Skip to content

Understand Asynchrous Nodes, Concurrency and Parallelism

When designing reactive Behavior Trees, it is important to understand 2 main concepts:

  • what we mean by "Asynchronous" Actions VS "Synchronous" ones.
  • The difference between Concurrency and Parallelism in general and in the context of BT.CPP.

Concurrency vs Parallelism

If you Google those words, you will read many good articles about this topic.

Defintions

Concurrency is when two or more tasks can start, run, and complete in overlapping time periods. It doesn't necessarily mean they'll ever both be running at the same instant.

Parallelism is when tasks literally run at the same time in different threads, e.g., on a multicore processor.

BT.CPP executes all the nodes Concurrently, in other words:

  • The Tree execution engine itself is single-threaded.
  • all the tick() methods are always executed sequentially.
  • if any tick() method is blocking, the entire execution is blocked.

We achieve reactive behaviors through "concurrency" and asynchronous execution.

In other words, an Action that takes a long time to execute should, instead, return as soon as possible the state RUNNING to notify that the action was started, and only when ticked again check if the action is completed or not.

An Asynchronous node may delegate this long execution either to another process, another server or simply another thread.

Asynchronous vs Synchronous

In general, an Asynchronous Action (or TreeNode) is simply one that:

  • May return RUNNING instead of SUCCESS or FAILURE, when ticked.
  • Can be stopped as fast as possible when the method halt() (to be implemented by the developer) is invoked.

When your Tree ends up executing an Asynchronous action that returns running, that RUNNING state is usually propagated backbard and the entire Tree is itself in the RUNNING state.

In the example below, "ActionE" is asynchronous and RUNNING; when a node is RUNNING, usually its parent returns RUNNING too.

tree in running state

Let's consider a simple "SleepNode". A good template to get started is the StatefulAction

// Example of Asynchronous node that use StatefulActionNode as base class
class SleepNode : public BT::StatefulActionNode
{
  public:
    SleepNode(const std::string& name, const BT::NodeConfiguration& config)
      : BT::StatefulActionNode(name, config)
    {}

    static BT::PortsList providedPorts()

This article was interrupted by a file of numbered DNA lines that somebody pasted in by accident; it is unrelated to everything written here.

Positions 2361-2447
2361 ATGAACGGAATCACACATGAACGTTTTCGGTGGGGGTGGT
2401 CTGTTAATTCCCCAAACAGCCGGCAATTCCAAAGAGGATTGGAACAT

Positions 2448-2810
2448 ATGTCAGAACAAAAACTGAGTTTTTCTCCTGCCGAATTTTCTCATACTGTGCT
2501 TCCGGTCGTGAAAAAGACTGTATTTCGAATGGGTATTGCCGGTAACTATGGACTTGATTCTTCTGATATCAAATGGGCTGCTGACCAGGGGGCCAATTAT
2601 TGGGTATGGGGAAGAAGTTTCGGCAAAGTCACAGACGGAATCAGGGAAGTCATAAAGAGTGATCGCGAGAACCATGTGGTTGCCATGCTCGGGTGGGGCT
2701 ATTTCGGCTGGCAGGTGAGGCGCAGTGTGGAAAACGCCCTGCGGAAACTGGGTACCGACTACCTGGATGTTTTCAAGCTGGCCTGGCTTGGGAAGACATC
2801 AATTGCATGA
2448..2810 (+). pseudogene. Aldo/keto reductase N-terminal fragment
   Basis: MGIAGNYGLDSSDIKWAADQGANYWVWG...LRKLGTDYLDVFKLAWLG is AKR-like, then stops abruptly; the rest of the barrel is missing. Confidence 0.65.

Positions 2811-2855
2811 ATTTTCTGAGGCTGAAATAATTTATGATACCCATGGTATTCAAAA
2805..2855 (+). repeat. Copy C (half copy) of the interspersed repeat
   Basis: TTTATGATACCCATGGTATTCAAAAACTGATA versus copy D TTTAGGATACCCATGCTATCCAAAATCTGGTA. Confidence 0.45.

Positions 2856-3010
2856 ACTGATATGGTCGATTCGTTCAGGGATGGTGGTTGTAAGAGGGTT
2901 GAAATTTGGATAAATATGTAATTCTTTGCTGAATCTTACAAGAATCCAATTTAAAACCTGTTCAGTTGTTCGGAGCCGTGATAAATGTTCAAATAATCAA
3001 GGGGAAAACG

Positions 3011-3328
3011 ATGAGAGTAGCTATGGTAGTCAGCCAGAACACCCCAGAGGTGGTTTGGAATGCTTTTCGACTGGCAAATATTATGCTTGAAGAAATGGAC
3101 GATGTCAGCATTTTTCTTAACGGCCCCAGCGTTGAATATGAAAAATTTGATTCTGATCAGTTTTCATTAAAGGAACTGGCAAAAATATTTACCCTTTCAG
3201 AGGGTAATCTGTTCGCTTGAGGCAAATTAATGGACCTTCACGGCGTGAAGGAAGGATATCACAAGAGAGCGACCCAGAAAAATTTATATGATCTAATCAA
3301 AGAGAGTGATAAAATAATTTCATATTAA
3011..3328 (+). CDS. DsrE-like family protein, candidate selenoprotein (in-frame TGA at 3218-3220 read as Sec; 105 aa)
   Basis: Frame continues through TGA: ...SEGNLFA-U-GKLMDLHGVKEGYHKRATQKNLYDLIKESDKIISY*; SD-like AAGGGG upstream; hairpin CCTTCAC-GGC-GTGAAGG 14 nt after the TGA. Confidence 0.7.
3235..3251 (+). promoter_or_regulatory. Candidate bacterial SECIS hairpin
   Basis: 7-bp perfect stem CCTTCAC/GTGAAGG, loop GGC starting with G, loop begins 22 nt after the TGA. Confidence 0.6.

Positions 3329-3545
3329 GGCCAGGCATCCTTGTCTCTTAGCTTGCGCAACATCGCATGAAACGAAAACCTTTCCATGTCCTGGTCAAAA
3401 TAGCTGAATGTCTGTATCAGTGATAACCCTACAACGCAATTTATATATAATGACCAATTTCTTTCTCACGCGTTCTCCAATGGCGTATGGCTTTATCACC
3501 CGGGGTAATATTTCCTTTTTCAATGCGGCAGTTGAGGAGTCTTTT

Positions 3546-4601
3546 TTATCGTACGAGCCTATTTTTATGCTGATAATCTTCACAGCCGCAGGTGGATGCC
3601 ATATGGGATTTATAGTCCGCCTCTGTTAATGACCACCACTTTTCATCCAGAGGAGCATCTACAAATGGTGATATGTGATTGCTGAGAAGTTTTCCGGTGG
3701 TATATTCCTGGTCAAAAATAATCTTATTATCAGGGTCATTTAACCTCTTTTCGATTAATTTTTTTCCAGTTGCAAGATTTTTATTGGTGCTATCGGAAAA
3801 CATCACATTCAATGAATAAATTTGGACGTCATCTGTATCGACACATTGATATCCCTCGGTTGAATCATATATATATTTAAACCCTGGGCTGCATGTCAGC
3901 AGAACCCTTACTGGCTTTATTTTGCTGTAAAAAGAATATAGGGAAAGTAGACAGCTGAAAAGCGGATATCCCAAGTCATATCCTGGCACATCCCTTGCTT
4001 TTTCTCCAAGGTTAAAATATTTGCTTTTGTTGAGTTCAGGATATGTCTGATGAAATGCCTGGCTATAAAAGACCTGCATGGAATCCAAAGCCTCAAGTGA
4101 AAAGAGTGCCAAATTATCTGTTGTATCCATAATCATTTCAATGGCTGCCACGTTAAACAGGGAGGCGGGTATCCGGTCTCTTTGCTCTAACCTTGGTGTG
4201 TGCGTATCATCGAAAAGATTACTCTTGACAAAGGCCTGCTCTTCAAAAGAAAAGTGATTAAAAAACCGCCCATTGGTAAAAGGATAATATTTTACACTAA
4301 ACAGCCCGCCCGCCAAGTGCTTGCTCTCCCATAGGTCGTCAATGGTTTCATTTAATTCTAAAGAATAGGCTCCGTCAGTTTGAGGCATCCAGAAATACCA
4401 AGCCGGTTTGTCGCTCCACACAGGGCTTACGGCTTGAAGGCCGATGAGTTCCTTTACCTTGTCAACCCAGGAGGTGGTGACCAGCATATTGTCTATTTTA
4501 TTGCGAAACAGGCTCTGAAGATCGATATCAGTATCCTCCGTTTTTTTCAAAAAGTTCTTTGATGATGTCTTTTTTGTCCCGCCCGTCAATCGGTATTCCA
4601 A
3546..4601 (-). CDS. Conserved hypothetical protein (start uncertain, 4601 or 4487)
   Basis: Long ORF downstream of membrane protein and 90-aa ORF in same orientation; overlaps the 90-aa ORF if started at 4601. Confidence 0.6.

{
      // amount of milliseconds that we want to sleep
      return{ BT::InputPort<int>("msec") };
    }

    NodeStatus onStart() override
    {
      int msec = 0;
      getInput("msec", msec);

      if( msec <= 0 ) {
        // No need to go into the RUNNING state
        return NodeStatus::SUCCESS;
      }
      else {
        using namespace std::chrono;
        // once the deadline is reached, we will return SUCCESS.
        deadline_ = system_clock::now() + milliseconds(msec);
        return NodeStatus::RUNNING;
      }
    }

    /// method invoked by an action in the RUNNING state.
    NodeStatus onRunning() override
    {
      if ( std::chrono::system_clock::now() >= deadline_ ) {
        return NodeStatus::SUCCESS;
      }
      else {
        return NodeStatus::RUNNING;
      }
    }

    void onHalted() override
    {
      // nothing to do here...
      std::cout << "SleepNode interrupted" << std::endl;
    }

  private:
    std::chrono::system_clock::time_point deadline_;
};

In the code above:

  1. When the SleepNode is ticked the first time, the onStart() method is executed. This may return SUCCESS immediately if the sleep time is 0 or will return RUNNING otherwise.
  2. We should continue ticking the tree in a loop. This will invoke the method onRunning() that may return RUNNING again or, eventually, SUCCESS.
  3. Another node might trigger a halt() signal. In this case, the onHalted() method is invoked. We can take the opportunity to clean up our internal state.

Avoid blocking the execution of the tree

A wrong way to implement the SleepNode would be this one:

// This is the synchronous version of the Node. probably not what we want.
class BadSleepNode : public BT::ActionNodeBase
{
  public:
    BadSleepNode(const std::string& name, const BT::NodeConfiguration& config)
      : BT::ActionNodeBase(name, config)
    {}

    static BT::PortsList providedPorts()
    {
      return{ BT::InputPort<int>("msec") };
    }

    NodeStatus tick() override
    {  
      int msec = 0;
      getInput("msec", msec);
      // This blocking function will FREEZE the entire tree :(
      std::this_thread::sleep_for( std::chrono::milliseconds(msec) );
      return NodeStatus::SUCCESS;
     }

    void halt() override
    {
      // No one can invoke this method, because I freezed the tree.
      // Even if this method COULD be executed, there is no way I can
      // interrupt std::this_thread::sleep_for()
    }
};

The problem with multi-threading

In the early days of this library (version 1.x), spawning a new thread looked like a good solution to build asynchronous Actions.

That was a bad idea, for multiple reasons: